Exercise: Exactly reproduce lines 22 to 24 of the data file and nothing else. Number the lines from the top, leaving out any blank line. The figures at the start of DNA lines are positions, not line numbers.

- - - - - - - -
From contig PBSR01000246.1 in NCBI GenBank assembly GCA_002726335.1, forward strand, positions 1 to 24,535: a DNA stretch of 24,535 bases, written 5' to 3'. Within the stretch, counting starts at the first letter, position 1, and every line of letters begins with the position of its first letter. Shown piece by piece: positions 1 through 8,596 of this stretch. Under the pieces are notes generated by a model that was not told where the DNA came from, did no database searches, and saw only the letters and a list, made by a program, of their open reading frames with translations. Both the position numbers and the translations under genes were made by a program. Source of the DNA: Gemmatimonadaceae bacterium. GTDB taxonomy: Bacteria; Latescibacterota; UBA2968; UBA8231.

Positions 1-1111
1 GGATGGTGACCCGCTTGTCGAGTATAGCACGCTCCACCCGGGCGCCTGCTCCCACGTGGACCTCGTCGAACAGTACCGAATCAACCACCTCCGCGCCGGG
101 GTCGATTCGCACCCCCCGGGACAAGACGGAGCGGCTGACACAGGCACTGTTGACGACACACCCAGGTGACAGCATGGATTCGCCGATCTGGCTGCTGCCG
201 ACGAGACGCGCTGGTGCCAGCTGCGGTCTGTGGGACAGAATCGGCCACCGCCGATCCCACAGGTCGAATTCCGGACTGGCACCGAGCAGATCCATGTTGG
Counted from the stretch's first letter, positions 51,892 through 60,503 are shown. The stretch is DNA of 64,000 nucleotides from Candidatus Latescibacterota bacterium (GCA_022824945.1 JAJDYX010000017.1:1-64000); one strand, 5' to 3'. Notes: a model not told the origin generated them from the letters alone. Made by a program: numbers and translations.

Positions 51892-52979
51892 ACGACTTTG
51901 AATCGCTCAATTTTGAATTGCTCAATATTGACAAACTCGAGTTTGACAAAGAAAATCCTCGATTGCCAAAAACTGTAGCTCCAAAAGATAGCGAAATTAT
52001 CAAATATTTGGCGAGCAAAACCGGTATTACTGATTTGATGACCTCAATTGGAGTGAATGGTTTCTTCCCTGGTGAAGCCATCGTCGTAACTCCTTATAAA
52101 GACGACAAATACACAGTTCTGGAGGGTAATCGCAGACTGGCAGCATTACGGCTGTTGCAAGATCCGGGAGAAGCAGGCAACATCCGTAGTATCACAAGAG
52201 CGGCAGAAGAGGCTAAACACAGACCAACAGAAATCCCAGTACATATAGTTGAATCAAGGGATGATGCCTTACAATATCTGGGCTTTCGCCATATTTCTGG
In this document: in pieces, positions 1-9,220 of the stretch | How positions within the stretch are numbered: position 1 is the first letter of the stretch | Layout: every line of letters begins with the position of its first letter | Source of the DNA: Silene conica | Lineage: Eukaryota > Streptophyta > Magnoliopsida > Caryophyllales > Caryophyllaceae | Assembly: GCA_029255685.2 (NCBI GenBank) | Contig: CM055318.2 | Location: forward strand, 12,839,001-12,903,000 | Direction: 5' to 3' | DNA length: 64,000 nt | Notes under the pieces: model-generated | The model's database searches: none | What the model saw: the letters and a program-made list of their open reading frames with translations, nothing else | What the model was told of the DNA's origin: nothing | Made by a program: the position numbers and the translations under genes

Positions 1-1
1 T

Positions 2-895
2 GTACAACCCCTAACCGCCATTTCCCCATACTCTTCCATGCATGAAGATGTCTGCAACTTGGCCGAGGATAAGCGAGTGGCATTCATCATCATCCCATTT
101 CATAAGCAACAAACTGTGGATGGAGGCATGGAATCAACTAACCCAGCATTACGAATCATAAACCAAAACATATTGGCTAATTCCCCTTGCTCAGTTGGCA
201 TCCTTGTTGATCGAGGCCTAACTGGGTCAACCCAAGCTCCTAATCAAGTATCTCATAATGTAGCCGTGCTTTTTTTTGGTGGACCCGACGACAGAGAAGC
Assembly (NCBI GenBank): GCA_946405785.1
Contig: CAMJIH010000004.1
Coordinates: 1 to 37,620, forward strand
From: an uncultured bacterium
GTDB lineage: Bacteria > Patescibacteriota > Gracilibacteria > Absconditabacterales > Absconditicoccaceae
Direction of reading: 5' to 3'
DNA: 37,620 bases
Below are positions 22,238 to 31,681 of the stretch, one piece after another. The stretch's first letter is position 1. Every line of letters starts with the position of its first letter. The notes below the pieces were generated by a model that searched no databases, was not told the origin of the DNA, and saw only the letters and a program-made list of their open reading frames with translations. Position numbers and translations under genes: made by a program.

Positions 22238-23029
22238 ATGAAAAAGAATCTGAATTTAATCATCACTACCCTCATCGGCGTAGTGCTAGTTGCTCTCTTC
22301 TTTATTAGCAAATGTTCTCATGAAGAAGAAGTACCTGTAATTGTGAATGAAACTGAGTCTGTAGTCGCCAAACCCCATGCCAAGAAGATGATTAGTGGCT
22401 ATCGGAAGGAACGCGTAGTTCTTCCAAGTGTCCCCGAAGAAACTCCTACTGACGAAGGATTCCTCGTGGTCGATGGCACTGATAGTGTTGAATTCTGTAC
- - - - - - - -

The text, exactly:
Coordinates: 1 to 37,620, forward strand
From: an uncultured bacterium
GTDB lineage: Bacteria > Patescibacteriota > Gracilibacteria > Absconditabacterales > Absconditicoccaceae